Turkey has started constructing what will be the world’s longest undersea water pipeline. The 107 kilometer pipe will draw water from the Dragon River and unite the Turkish mainland with northern Cyprus in the Mediterranean Sea. Proponents are hoping it will unify the island, divided for the past 39 years.
The suspended pipeline, moored to the floor of the seabed and well lower than where submarines can go, will carry freshwater from Turkish sources as much as 280 meters (919 feet) under water, Bloomberg is reporting. The first kilometer of pipe has been laid, in what will be a $484 million project.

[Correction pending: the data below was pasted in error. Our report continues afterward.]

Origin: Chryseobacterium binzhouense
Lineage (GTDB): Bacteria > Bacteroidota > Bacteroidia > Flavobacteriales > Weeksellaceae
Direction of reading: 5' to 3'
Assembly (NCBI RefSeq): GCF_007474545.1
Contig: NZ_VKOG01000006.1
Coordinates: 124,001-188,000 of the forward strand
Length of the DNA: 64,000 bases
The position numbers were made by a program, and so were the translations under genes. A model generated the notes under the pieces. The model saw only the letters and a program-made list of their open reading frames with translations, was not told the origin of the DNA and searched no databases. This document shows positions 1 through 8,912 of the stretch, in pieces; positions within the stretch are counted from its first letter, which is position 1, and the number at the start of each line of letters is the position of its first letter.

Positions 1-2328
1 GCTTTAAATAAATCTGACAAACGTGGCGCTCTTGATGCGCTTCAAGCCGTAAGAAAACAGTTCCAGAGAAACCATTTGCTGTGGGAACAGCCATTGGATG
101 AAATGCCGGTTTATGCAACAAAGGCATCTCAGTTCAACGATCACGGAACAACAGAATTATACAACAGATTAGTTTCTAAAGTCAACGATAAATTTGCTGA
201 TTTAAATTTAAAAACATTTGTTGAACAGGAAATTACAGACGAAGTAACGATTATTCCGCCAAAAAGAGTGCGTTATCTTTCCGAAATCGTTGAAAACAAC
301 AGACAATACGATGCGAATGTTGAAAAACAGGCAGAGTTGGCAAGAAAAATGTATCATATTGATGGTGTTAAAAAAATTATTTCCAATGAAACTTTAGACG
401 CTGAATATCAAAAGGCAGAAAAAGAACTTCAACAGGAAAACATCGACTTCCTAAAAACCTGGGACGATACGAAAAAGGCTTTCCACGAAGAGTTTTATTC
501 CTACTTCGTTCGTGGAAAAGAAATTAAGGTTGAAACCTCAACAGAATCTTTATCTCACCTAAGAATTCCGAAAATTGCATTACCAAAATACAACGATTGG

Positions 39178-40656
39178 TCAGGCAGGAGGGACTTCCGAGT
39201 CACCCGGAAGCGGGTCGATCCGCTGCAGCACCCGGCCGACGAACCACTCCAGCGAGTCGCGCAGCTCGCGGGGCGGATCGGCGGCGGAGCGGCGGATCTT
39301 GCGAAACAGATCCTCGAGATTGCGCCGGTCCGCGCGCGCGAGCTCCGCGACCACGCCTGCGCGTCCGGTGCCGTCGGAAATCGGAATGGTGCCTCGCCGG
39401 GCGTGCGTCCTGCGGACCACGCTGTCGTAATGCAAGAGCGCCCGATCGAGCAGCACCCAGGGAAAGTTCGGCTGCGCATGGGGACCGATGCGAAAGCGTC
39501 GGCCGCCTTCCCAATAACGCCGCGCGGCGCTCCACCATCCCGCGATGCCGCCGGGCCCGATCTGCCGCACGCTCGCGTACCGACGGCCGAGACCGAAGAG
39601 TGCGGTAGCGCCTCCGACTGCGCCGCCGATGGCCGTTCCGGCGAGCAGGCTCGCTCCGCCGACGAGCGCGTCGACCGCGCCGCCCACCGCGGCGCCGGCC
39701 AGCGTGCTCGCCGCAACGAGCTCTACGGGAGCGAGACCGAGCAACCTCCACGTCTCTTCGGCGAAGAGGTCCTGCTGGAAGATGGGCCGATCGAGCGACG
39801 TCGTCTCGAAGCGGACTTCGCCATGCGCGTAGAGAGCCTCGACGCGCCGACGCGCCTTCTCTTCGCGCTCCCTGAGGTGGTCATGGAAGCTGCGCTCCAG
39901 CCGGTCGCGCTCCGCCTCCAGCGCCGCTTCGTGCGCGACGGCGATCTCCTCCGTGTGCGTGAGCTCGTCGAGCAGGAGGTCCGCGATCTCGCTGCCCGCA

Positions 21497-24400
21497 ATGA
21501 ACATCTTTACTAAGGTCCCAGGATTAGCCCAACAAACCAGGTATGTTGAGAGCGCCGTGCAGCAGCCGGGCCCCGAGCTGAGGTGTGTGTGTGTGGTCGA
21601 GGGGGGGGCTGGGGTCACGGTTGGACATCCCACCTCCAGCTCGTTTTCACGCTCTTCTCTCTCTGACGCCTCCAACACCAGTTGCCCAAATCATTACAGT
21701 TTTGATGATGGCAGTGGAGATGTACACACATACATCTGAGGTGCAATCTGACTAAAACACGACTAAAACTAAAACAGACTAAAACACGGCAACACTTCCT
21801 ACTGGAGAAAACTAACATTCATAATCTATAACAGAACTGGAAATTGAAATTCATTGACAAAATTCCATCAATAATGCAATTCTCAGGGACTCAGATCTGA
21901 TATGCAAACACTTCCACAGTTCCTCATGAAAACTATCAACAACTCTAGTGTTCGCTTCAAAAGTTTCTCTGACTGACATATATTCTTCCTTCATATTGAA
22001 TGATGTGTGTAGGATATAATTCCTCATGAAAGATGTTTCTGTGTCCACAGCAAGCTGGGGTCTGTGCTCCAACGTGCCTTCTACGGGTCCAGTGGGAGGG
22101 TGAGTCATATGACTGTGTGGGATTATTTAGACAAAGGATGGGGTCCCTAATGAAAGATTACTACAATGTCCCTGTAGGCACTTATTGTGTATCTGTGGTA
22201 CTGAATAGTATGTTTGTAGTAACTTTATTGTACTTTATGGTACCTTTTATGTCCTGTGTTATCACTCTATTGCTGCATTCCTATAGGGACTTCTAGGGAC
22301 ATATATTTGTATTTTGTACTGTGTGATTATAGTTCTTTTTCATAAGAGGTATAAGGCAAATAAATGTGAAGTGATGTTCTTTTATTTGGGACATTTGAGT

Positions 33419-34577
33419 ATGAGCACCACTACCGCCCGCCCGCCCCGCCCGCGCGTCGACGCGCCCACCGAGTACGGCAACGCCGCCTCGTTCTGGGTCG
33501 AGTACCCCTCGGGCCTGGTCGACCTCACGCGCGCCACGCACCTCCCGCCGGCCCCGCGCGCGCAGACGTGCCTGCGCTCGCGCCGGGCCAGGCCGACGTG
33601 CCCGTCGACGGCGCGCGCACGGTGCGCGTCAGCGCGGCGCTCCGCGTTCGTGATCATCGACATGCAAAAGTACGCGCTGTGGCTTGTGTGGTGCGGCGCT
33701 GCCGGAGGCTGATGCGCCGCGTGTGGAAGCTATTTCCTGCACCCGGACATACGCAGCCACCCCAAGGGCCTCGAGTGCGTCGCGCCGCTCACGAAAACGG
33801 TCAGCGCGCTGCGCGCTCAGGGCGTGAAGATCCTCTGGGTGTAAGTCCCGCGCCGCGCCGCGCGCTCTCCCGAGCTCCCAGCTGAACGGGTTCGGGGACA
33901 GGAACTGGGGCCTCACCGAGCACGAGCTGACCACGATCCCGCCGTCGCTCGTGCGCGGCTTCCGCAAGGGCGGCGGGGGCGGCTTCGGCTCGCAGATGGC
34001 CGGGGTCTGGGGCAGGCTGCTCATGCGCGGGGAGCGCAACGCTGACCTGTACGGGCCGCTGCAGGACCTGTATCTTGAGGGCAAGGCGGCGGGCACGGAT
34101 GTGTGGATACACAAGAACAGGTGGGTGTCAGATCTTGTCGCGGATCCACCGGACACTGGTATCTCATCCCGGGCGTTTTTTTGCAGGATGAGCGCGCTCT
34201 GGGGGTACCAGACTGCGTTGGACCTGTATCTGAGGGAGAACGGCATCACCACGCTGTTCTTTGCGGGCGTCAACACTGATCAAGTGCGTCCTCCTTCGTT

The divided island is one of the most water-stressed places on Earth, and Turkey and Turkish Cypriots in the north have bickered with Cyprus over offshore natural gas discoveries recently.
The island is the mythological birthplace of the goddess of love Aphrodite.
Cypriot government environment commissioner Ioanna Panayiotou said that the pipeline is “not the best solution both in economic — too expensive — and environmental terms. Water is sensitive and might get polluted during the transfer.”
Others think that the water pipe might open the “channel” so that the Turkish north and Greek south can start mending old problems.
Greek Cypriots are already going ahead in their own way by building three more desalination plants to add to its current two plants.
Meanwhile, Turkey also plans on sending over a subsea transmission line to its northern parts as well.